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#16462 - 04/23/02 10:53 AM Re: Kids and school
bikermom Offline
journeyman

Registered: 01/12/01
Posts: 96
Loc: Ohio, USA
The voucher system is great, if there are other schools nearby, both private and public, that your child can attend. Or if you can move to an area near the school of your choice. However, when parents live in an isolated and/or poor area, miles away from another school, there is no other option. Abeit, to spend hours in the car transporting your child back and forth. Is this what you think is ideal? I still think that parents who are involved in their kid lives, their school, their friends, and interact with their children when at home, have children who succeed no matter what. But again, if you push a child in an area that is not his learning style, but your learning and your dream, then it is a struggle. Listen, be open, look at homework, (guide them, provide resources, but don't do the work) they will blossom. And above all, remember, a teacher can only present the material, it is up to the child to listen, be curious, and to think. We all have to learn we have to do things we do not like----the child should be free to express his opinion, either to the teacher and\or to his parents. The parents should not criticize a teacher, because teaching material to a class of mostly unmotivated, listless stones, is not easy, and neither is it easy to teach a class of disruptive, whining, complaining kids who strive for attention of the wrong kind. And this is what we are creating by parents both working and\or divorcing themselves from family, home and shifting the blame on everyone else but themselves. Kids are the most important resouce and their parents are the best teachers for values, beliefs, guidance and self-esteem. Be a good mentor, set a good example however you want them to be--and they will echo your values. Set your priorities---and things will work out OK.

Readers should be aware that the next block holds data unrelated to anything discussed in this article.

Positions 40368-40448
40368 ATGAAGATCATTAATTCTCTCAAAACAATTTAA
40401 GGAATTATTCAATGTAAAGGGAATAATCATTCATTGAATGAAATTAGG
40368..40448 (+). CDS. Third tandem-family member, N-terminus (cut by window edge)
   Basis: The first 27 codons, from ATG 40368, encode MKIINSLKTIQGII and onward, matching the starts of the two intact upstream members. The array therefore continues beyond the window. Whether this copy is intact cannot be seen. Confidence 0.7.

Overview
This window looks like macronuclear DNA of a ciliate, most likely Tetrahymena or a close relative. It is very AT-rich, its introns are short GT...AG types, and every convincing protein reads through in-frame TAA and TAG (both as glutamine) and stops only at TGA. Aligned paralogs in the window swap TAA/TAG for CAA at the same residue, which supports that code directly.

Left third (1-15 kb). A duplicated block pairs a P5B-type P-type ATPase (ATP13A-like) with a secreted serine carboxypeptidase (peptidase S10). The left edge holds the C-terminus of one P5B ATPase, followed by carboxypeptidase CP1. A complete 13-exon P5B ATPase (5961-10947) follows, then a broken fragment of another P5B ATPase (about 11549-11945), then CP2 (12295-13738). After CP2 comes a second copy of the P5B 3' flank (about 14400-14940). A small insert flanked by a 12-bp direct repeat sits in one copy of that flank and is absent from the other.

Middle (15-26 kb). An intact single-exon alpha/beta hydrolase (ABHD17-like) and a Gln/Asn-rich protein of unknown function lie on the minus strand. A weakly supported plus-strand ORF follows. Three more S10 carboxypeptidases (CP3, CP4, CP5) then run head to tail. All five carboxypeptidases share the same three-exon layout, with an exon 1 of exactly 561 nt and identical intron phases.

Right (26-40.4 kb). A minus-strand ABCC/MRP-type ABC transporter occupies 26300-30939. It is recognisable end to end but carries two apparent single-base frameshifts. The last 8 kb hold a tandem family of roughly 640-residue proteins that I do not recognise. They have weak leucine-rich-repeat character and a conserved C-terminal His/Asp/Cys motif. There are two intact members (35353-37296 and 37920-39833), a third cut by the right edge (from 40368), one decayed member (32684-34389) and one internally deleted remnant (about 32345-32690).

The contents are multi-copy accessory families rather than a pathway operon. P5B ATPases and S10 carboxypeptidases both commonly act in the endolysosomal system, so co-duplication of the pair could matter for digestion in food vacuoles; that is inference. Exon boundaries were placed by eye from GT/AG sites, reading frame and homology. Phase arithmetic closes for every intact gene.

enthusiast
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#16463 - 04/23/02 12:47 PM Re: Kids and school
of troy Offline
Carpal Tunnel

Registered: 10/17/00
Posts: 5400
Loc: rego park
an other problem i see with a voucher system, is, public schools are required to accept everybody.
Your child is blind? --public school must provide a program.

Your child has an accident, or is in some way handicapped, and needs to use a wheel chair, (short term or long term)? public schools must make transportation and facilities available.

private schools? they get to pick and choose.. they can require all kids to be ambulatory, they can require parents get involved.. they don't have to have copies of braile textbooks, or other tools to meet a special childs needs..

but they do want to take public money, and then not really offer to meet the publics needs.. Like Musick, I am all for vouchers if there is a level playing field.. but if private schools get to take the easy students, and leave behind anyone who requires just a little (or maybe a lot!) of assistance to be able to meet their full potential.. not fair, and not right, and not legal!

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#16464 - 04/23/02 04:47 PM Re: Kids and school
musick Offline
Carpal Tunnel

Registered: 12/24/00
Posts: 2658
Loc: Chicago
...that the parents got a check from the state

What does this 'voucher' money represent? Isn't public education a benefit of being a US citizen, usually 'free' (I'm sure someone will provide the specific "words"). Do you get a check for not going to a public school? Kinda like getting a refund for taxes you shouldn't have to pay, but already have? Why don't they just reduce the amount of tax charged, assuming they can figure out how much school costs!